For more information follow me on Instagram @WingraMax and visit my site: diyhermit.weebly.com

Getting Started With Hermit Crabs

Food
Hermit crabs are omnivores, which means they eat anything they can
get their claws on. This doesn't mean it's good for them to eat anything. To
start off I would like to say: never feed your crabs pellet or a crab diet.
Hermit crab food is mass produced by underpaid workers in some factory
who knows where. Not to mention the food contains many harmful
chemicals. You see, it's part of something called Capitalism. Let me tell you,
capitalism couldn't care less about your hermit crabs. Foods that are ok for
hermit crabs are the ones you get at the grocery store. Yes my friend, you can
shop for crab food while you are looking at flavors of Ramen Noodles.
Before you purchase a food for your crabs, it is important to...
1. Make sure the food is crab safe.
2. Make sure the item contains no added preservatives, salts, or
sweeteners.
3. If it's meat, make sure it's cooked (you can cook it at home or buy it
cooked, just don't serve raw meats).
When serving food, its important to place it in food dishes. You will most
likely use multiple dishes, for crabs require many foods available to them
24/7. Crabs, like us, need nutrients such as calcium, protein, carbohydrates,
vitamins, and much more. For a through list of nutrition elements, please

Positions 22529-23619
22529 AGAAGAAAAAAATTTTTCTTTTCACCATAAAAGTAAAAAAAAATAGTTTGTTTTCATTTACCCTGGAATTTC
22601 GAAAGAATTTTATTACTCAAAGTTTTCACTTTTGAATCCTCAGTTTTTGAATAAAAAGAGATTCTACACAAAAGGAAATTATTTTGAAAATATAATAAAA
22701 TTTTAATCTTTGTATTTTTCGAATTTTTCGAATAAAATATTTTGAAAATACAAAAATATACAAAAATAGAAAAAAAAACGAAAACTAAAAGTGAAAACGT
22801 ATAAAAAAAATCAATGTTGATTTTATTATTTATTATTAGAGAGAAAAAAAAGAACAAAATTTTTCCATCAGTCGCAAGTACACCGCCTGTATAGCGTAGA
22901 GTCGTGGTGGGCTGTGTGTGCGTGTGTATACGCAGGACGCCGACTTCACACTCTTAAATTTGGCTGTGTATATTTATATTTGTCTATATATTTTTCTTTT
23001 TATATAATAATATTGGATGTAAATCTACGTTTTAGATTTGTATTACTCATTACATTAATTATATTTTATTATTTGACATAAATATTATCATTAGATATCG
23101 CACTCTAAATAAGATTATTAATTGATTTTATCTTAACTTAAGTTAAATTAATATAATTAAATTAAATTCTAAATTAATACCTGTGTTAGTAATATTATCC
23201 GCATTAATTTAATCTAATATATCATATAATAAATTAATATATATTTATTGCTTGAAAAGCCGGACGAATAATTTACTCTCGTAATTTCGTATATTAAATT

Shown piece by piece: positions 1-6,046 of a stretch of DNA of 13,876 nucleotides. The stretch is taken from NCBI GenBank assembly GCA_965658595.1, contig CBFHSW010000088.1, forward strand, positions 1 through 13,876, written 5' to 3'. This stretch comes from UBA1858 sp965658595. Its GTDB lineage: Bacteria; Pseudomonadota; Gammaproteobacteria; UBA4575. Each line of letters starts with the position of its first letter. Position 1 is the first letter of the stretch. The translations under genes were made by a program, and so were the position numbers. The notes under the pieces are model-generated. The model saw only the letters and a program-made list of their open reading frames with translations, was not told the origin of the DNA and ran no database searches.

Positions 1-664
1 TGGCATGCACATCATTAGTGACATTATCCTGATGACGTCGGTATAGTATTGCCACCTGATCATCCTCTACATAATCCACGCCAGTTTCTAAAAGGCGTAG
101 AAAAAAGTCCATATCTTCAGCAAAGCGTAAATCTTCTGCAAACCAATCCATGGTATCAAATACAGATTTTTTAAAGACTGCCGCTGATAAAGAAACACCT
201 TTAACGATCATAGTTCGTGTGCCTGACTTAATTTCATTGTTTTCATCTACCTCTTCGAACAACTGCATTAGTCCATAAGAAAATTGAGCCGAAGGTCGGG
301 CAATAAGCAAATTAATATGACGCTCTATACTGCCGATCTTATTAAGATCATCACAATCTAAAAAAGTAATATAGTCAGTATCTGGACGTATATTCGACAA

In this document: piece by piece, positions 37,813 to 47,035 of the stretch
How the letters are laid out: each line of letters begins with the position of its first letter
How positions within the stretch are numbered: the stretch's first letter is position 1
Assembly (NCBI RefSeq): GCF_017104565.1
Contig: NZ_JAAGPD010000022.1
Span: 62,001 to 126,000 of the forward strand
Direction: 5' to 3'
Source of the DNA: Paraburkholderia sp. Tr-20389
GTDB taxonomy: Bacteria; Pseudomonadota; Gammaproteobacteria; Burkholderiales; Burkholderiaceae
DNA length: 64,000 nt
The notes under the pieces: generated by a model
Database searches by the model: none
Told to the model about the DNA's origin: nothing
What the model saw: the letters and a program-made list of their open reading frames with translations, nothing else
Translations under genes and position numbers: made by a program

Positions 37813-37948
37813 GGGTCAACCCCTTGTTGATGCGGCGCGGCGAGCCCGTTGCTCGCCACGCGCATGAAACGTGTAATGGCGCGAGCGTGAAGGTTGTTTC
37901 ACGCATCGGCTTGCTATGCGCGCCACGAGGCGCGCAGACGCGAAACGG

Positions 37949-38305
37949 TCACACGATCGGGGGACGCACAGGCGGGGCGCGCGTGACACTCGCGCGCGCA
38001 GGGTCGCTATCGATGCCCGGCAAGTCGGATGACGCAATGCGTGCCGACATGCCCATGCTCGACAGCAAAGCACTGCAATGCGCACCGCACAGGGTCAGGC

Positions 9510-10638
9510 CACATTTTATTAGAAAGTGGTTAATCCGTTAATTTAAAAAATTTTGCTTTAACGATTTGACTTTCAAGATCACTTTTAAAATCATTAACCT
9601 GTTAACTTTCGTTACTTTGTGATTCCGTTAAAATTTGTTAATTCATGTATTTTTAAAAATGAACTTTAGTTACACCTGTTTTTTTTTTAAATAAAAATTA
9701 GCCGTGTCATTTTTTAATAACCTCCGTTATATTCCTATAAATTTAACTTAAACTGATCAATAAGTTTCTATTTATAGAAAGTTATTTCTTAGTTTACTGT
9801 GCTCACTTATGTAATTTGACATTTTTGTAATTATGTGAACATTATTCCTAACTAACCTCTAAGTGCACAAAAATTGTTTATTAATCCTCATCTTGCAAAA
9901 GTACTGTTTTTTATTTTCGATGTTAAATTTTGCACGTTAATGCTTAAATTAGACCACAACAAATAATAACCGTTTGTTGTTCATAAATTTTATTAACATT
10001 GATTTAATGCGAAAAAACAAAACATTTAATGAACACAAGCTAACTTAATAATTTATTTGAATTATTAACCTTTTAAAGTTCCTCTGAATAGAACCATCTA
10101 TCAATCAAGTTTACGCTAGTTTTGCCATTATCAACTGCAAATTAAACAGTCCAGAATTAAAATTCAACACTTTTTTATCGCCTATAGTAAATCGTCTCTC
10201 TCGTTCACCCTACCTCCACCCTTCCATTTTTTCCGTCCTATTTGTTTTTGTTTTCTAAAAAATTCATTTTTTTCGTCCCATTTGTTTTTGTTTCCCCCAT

refer to the back of this packet.
I have had many arguments with fellow crabbers on weather it's OK to
feed raw meats. I always support the side that advocates for only serving
cooked. Many people say that the bacteria on the raw meat isn't harmful to
crabs. While this may be true, you never know if the food has parasites on it.
Cooking the food will kill bacteria and kill parasites. Cook your meats!

For more information follow me on Instagram @WingraMax and visit my site: diyhermit.weebly.com

Getting Started With Hermit Crabs

Decor
Have you ever been bored? Of course you have, so imagine feeling
bored 24/7. Hermit crabs, like all animal companions, need some sort of
entertainment. Things hermit crabs like to do are climbing, digging, eating,
climbing on each other, shell shopping, and waking me up at 2AM. Decor
serves as a double, to give the crabs something to do and to make the tank
look a lot better. Crabs appreciate many things, such as driftwood logs, moss,
flowing water, water pools with air bubbles in them, and elevated locations
where they can sit and relax. When decorating your tank please note,
anything that is made of pine, cedar, and PVC is bad. Many newbie crab
owners add log huts to their tanks. These look like logs that are cut in half
and hollowed. The decoration I described also has bark on it, and it's made of
pine. Do not add one of these to your tank!
My tank contains a waterfall that flows into the freshwater pool, two
elevated moss pits, an elevated shell shop, fish netting for them to climb on,
and many beautiful pieces of mangrove. You can decorate your setup
however you want, but you need to make sure that you include many things